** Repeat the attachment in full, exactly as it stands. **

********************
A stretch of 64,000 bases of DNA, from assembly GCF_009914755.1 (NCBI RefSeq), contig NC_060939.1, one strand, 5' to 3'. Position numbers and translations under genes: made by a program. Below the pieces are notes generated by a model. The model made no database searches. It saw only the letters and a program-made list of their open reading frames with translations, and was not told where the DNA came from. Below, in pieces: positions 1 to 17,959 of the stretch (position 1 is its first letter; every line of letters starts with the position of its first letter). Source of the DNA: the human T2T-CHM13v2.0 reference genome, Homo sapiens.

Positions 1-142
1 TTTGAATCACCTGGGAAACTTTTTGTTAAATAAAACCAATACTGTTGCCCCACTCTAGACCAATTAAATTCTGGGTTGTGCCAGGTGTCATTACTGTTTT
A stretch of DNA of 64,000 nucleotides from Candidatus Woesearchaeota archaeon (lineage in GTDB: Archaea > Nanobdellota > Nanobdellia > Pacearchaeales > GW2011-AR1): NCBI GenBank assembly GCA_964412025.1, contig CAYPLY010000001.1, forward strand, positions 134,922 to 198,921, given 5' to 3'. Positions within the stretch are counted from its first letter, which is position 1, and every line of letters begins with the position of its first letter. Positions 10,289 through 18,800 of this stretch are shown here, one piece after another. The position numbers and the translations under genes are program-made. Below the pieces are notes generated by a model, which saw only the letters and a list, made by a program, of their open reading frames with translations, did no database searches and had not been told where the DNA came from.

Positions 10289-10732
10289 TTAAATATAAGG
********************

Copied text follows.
A stretch of 64,000 bases of DNA, from assembly GCF_009914755.1 (NCBI RefSeq), contig NC_060939.1, one strand, 5' to 3'. Position numbers and translations under genes: made by a program. Below the pieces are notes generated by a model. The model made no database searches. It saw only the letters and a program-made list of their open reading frames with translations, and was not told where the DNA came from. Below, in pieces: positions 1 to 17,959 of the stretch (position 1 is its first letter; every line of letters starts with the position of its first letter). Source of the DNA: the human T2T-CHM13v2.0 reference genome, Homo sapiens.

Positions 1-142
1 TTTGAATCACCTGGGAAACTTTTTGTTAAATAAAACCAATACTGTTGCCCCACTCTAGACCAATTAAATTCTGGGTTGTGCCAGGTGTCATTACTGTTTT
A stretch of DNA of 64,000 nucleotides from Candidatus Woesearchaeota archaeon (lineage in GTDB: Archaea > Nanobdellota > Nanobdellia > Pacearchaeales > GW2011-AR1): NCBI GenBank assembly GCA_964412025.1, contig CAYPLY010000001.1, forward strand, positions 134,922 to 198,921, given 5' to 3'. Positions within the stretch are counted from its first letter, which is position 1, and every line of letters begins with the position of its first letter. Positions 10,289 through 18,800 of this stretch are shown here, one piece after another. The position numbers and the translations under genes are program-made. Below the pieces are notes generated by a model, which saw only the letters and a list, made by a program, of their open reading frames with translations, did no database searches and had not been told where the DNA came from.

Positions 10289-10732
10289 TTAAATATAAGG